The AngioExpert assesses the patient’s condition by analyzing changes in the NADH fluorescence signal emitted from epidermal cells in response to forced occlusion ischemia and subsequent hyperemia due to the removal of the occlusion. By interpreting the parameters and the shape of the obtained NADH fluorescence curve, disorders of the microcirculation can be identified that may be indicative of chronic diseases. The AngioExpert measures the NADH fluorescence excited by ultraviolet (UV) radiation with a wavelength of 340 nm (UVB). As the maximum UVB penetration light of 340 nm is approximately 0.3–0.5 mm, the results are determined by NADH fluorescence within the epidermis. The emitted wavelength of NADH fluorescence is 460 nm (blue light). The test is performed in a comfortable sitting position, after a minimum adaptation period of 5 minutes, in a quiet room with a controlled air temperature (24 ± 1 °C). The resting NADH fluorescence value emitted by the epidermal layer of the forearm is recorded for the first 3 minutes (180 s). The brachial artery is then occluded by inflating the cuff of the device to 60 mmHg above the systolic pressure. The ischemic response is recorded over a period of 3 minutes (180 s). During this time, ischemic changes in the NADH fluorescence signal are recorded. Upon completion of the occlusion, the cuff pressure is released abruptly, restoring flow in the brachial artery and inducing a hyperemic response, for a minimum duration of 4 minutes (240 s).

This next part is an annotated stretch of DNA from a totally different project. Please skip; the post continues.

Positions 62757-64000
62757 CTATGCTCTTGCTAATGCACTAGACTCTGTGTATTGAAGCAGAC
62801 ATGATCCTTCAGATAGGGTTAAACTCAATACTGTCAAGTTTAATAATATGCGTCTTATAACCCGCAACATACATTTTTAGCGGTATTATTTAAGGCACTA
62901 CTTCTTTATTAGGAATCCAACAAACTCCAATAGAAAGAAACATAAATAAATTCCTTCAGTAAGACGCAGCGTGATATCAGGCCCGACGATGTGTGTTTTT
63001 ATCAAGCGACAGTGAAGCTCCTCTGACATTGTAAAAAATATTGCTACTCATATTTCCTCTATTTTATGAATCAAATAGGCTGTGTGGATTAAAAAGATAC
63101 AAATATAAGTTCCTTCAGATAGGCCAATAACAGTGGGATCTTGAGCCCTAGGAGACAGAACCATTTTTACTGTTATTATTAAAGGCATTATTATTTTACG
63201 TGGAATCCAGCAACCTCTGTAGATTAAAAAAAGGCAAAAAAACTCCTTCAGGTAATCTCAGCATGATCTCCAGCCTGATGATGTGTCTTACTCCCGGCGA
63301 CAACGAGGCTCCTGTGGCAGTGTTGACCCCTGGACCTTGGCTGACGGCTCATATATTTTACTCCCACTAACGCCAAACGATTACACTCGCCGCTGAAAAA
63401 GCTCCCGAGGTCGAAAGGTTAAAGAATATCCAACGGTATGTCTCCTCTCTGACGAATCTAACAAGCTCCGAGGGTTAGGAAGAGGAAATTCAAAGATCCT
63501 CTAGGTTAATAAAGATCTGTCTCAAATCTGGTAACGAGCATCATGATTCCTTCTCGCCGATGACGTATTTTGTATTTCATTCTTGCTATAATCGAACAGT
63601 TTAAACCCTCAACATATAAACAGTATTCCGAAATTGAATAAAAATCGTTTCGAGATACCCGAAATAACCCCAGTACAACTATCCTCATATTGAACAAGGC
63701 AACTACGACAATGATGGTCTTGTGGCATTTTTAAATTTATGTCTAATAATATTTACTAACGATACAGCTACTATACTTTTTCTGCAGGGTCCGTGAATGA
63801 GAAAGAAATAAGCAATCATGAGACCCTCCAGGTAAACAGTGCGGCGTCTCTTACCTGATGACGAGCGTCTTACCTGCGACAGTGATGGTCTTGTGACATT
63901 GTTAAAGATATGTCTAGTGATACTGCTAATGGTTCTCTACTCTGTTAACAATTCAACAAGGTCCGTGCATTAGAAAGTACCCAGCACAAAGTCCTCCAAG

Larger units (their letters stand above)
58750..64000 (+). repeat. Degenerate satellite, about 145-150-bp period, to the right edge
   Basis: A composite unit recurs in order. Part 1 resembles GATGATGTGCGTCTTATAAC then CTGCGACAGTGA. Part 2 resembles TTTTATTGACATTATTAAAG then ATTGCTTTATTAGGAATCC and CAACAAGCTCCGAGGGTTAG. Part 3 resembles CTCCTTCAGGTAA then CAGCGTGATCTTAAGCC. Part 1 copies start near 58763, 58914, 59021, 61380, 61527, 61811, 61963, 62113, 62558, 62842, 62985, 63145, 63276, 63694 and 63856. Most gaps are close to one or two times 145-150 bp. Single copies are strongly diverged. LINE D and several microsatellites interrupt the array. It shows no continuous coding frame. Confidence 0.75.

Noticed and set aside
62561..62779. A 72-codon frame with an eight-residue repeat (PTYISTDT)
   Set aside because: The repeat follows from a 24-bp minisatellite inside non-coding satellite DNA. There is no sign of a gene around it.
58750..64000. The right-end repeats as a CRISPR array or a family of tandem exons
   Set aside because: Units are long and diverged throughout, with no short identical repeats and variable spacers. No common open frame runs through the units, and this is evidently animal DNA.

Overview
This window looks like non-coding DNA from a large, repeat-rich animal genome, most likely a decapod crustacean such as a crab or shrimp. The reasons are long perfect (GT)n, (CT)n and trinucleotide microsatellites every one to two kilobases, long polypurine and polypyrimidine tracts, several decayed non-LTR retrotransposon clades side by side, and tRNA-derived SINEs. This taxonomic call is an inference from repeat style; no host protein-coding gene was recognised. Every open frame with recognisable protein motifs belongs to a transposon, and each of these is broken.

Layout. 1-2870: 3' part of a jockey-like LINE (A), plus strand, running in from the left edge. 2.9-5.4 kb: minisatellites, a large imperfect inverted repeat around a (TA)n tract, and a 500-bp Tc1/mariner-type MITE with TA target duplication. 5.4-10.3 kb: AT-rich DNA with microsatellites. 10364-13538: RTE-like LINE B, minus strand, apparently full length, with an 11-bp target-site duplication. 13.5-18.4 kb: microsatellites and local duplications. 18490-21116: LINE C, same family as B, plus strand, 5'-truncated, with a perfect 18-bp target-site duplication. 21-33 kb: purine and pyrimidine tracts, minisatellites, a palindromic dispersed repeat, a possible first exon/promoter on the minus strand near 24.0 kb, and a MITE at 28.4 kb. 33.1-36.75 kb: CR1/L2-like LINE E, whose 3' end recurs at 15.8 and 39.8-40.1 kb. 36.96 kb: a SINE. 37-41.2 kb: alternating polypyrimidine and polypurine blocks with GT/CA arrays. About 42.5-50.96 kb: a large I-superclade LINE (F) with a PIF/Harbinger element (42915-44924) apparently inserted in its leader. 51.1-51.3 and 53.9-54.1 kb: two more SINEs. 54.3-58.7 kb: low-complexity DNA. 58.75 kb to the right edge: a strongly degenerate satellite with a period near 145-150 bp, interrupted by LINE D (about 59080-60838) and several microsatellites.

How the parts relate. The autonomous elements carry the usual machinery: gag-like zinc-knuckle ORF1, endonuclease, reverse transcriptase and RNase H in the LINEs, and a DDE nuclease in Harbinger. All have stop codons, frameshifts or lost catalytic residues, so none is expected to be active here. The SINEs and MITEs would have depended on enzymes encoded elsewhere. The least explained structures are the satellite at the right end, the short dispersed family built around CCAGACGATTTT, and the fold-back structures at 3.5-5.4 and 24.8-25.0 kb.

In our study, we used several quantitative measures of oscillations: a parameter characterizing basal flowmotion at rest, termed FM; a parameter representing flowmotion during the reperfusion phase, termed FM(R), which reflects the strong effect of hypoxia on flowmotion due mainly to the increased activity of the vessels, and a new parameter called Hypoxia Sensitivity (HS), which is the fraction of the FM(R) value covering the intensity of flowmotion related to myogenic oscillations (0.052–0.15 Hz) during reperfusion. Since myogenic oscillations are predominantly stimulated on the reperfusion line following transient ischemia, the HS parameter seems particularly well-suited for quantitative characterization of the microcirculatory response to hypoxia. Details of the experimental procedure and the measured FM(R) and HS parameters have been presented elsewhere.9–11,16,17 We also measured the HRindex, a parameter that characterizes the macrocirculation and metabolic response to hyperemia.
The patients in the study were tested twice using the AngioExpert device, on two consecutive days. The average values of the measured parameters were used for statistical analysis. Additional measurements were performed during re-hospitalization, which was most often associated with the exacerbation of diabetic foot syndrome and the appearance of new lesions.
The data were analyzed using commercially available Origin2018b software. All probability values were two-tailed and a p-value <0.05 was considered statistically significant. An independent sample t-test was used to compare the HRindex parameters for different groups of subjects taking into consideration the tested conditions of normal distributions and homogeneity of variances. A Spearman correlation coefficient for dichotomous data was calculated to determine the correlation between the HS parameters and the USG Doppler results.
Parameters Measured Using the FMSF Method for Patients in Groups A and B
The characteristics of the studied population are presented in Table 1. The DFU were differentiated based on the values of the HS parameter (Table 2). Group A comprised the quarter of patients with the highest values for HS (Q1). Group B was composed of the quarter with the lowest HS values (Q4). The measured FMSF parameters for the quarters Q2 and Q3 are presented in Supplementary Materials. An attempt to distinguish groups A and B using the Wagner Diabetic Foot Ulcer Grade Classification System (also known as the Merritt-Wagner) did not meet with sufficient success. It has been recognized that Wagner Classification does not adequately identify diabetic foot subtypes.18